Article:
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Intercollegiate Studies Institute

The Intercollegiate Studies Institute, Inc. (or ISI), is a nonprofit educational organization that promotes conservative thought on college campuses.[1][2] It lists the following six as its core beliefs: limited government, individual liberty, personal responsibility, the rule of law, free-market economics, and traditional Judeo-Christian values.[3]

Intercollegiate Studies Institute
Intercollegiate Studies Institute logo.png
Abbreviation ISI
Formation 22 June 1953
Type Nonprofit Educational Organization
Headquarters Wilmington, Delaware
Christopher G. Long
Board Chairman
Alfred S. Regnery

ISI was founded in 1953 by Frank Chodorov with William F. Buckley, Jr. as its first president.[3] The organization sponsors lectures and debates on college campuses, publishes books and journals, provides funding and editorial assistance to a network of conservative and libertarian college newspapers, and finances graduate fellowships.[4]



In 1953, Frank Chodorov founded ISI as the Intercollegiate Society of Individualists, with a young Yale University graduate William F. Buckley, Jr. as president.[5] E. Victor Milione, ISI's next and longest-serving president, established publications, a membership network, a lecture and conference program, and a graduate fellowship program.

ISI helped to fuel a campus conservative movement in the 1980s.[6] President Reagan said about ISI at the time:

By the time the Reagan Revolution marched into Washington, I had the troops I needed—thanks in no small measure to the work with American youth ISI had been doing since 1953. I am proud to count many ISI products among the workhorses of my two terms as President.[7]

Past ISI president and former Reagan administration official T. Kenneth Cribb led the institute from 1989 until 2011, when current president Christopher G. Long took over. Cribb is credited with expanding ISI's revenue from one million dollars that year to $13,636,005 in 2005.[8]

Programs and activitiesEdit

ISI runs a number of programs on collegiate campuses. First, it organizes campus conservative groups under ISI and maintains contact with the groups. Second, it holds the yearly "Polly Awards" which sheds media scrutiny on questionable campus events across the nation.[9][10]

In providing what ISI calls a classically liberal education to its member students, ISI runs other programs as well. It publishes a number of "Student's Guide to..." books, for example A Student's Guide to Liberal Learning, providing a classical introduction into several disciplines.[11][third-party source needed] It also holds other events, such as conferences, that feature prominent conservative speakers and academics, and provides funding for students to attend these conferences. In this funding capacity ISI is affiliated with the Liberty Fund.

In the summer of 2005, ISI Books, the imprint of ISI, published It Takes a Family: Conservatism and the Common Good, by Pennsylvania Republican Senator Rick Santorum, which premiered at #13 on the New York Times Best Seller list. Passages from the book generated controversy during Santorum's 2006 reelection campaign, as well as during his 2012 presidential campaign.[12]

ISI administers the Collegiate Network, which provides editorial and financial outreach to conservative and libertarian student journalists.[13]

In the fall of 2006, ISI published the findings of its survey of the teaching of America's history and institutions in higher education. The Institute reported, as the title suggests, that there is a "coming crisis in citizenship."[14][15][verification needed]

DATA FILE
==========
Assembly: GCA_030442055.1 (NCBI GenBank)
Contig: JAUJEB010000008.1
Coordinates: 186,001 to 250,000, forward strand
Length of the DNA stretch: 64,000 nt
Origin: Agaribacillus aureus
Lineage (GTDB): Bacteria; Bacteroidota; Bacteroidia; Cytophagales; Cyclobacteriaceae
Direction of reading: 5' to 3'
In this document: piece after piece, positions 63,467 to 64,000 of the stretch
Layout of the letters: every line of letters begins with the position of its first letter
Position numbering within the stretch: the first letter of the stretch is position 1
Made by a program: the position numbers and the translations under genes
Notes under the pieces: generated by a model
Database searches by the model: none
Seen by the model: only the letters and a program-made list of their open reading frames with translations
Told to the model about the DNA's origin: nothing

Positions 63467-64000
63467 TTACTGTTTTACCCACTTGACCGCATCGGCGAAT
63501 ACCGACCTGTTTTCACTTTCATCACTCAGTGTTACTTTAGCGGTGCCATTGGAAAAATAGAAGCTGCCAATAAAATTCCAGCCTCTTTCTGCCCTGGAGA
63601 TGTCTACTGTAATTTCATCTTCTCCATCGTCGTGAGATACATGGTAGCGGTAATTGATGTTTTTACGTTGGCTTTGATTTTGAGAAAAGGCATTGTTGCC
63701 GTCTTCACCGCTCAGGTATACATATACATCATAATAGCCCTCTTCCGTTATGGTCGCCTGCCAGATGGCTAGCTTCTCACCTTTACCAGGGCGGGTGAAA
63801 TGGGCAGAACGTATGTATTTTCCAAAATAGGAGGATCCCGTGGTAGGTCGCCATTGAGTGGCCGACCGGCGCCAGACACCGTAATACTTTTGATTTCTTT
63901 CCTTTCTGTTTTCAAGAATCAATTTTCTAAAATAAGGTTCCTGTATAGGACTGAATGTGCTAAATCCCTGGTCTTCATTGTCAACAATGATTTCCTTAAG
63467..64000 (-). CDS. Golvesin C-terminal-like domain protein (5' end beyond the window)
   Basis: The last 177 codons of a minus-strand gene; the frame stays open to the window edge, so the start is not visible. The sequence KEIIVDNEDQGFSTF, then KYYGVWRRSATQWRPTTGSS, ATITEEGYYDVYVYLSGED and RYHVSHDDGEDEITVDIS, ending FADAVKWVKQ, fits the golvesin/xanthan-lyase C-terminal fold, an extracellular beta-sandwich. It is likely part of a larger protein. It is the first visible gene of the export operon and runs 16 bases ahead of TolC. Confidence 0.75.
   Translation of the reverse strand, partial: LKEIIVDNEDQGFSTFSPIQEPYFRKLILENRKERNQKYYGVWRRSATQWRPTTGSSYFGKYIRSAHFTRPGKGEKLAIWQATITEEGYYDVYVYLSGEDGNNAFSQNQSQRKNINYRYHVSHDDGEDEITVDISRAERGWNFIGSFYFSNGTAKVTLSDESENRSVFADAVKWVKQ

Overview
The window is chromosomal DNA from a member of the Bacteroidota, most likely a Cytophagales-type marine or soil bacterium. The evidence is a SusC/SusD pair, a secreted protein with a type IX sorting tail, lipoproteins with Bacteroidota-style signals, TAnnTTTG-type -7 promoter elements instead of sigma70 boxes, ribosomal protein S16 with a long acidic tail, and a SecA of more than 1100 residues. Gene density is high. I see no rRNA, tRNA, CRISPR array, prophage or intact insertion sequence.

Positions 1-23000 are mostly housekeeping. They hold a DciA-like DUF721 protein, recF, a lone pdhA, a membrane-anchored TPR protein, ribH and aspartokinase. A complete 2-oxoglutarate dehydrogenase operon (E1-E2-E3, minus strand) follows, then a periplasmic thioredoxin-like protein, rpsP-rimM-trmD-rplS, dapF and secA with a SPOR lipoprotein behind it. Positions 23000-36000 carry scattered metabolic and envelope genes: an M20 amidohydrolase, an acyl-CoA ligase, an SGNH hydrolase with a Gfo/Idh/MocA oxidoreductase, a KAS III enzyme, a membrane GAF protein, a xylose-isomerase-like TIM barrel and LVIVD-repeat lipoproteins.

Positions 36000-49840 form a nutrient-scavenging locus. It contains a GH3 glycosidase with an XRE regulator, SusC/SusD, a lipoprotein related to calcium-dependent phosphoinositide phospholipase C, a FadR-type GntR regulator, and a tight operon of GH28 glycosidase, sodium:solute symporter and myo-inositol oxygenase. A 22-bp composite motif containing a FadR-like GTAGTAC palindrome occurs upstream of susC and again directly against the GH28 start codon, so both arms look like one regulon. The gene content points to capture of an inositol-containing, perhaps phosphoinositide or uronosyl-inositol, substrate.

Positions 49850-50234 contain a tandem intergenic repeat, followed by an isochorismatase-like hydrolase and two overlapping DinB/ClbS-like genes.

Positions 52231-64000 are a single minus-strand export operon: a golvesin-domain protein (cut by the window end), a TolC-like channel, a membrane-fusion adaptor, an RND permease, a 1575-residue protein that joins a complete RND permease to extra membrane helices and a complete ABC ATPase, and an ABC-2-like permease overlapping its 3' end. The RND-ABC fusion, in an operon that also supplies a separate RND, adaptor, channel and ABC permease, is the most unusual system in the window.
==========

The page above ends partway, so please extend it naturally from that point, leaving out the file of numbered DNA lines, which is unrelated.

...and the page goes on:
ISI BooksEdit

Intercollegiate Studies Institute operates ISI Books, which publishes books on conservative issues and distributes a number of books from other publishers.[16] The rate of publication is about 20 books per year. Focus is largely on the humanities and the foundations of Western culture and its challenge by political correctness.

See alsoEdit


  1. ^ Honan, William H. (September 6, 1998). "A Right-Wing Slant on Choosing the Right College". The New York Times. 
  2. ^ Clymer, Adam (November 9, 2014). "Philip M. Crane, Former Illinois Congressman and Conservative Leader, Dies at 84". The New York Times. 
  3. ^ a b "Why We're Here". Intercollegiate Studies Institute. 
  4. ^ Wood, Kate; Binder, Amy (2013). Becoming Right: How Campuses Shape Young Conservatives. Princeton University Press. pp. 104–111. ISBN 0691145377. Retrieved 25 March 2015. 
  5. ^ Gillian Peele, 'American Conservatism in Historical Perspective', in Crisis of Conservatism? The Republican Party, the Conservative Movement, & American Politics After Bush, Gillian Peele, Joel D. Aberbach (eds.), Oxford: Oxford University Press, 2011, p. 29
  6. ^ New York Times, ARMIES OF THE RIGHT; The Young Hipublicans
  7. ^ "Funding the Future". 
  8. ^ Intercollegiate Institute, Inc. Archived October 11, 2008, at the Wayback Machine.
  9. ^ Campus outrage awards Intercollegiate Studies Institute.
  10. ^ "The 2001 Polly Award Winners". CNS News. 
  11. ^ Student's Guide to the major disciplines Intercollegiate Studies Institute.
  12. ^ Falcone, Michael (March 17, 2012). "Rick Santorum Was Warned That 2005 Book Could Become Fodder For Political Attacks". ABC News. 
  13. ^ Beer, Jeremy; Jeffrey, Nelson; Frohnen, Bruce (May 20, 2014). American Conservatism: An Encyclopedia. Open Road Media. ISBN 1497651573. Retrieved 25 March 2015. 
  14. ^ "Most College Graduates Flunk 'Civic Literacy,' Group Says". The Chronicle of Higher Education. 
  15. ^ "College Makes Students More Liberal, but Not Smarter About Civics". The Chronicle of Higher Education. 
  16. ^ "ISI Books". Intercollegiate Studies Institute. 2008. Retrieved 2008-05-17. 

External linksEdit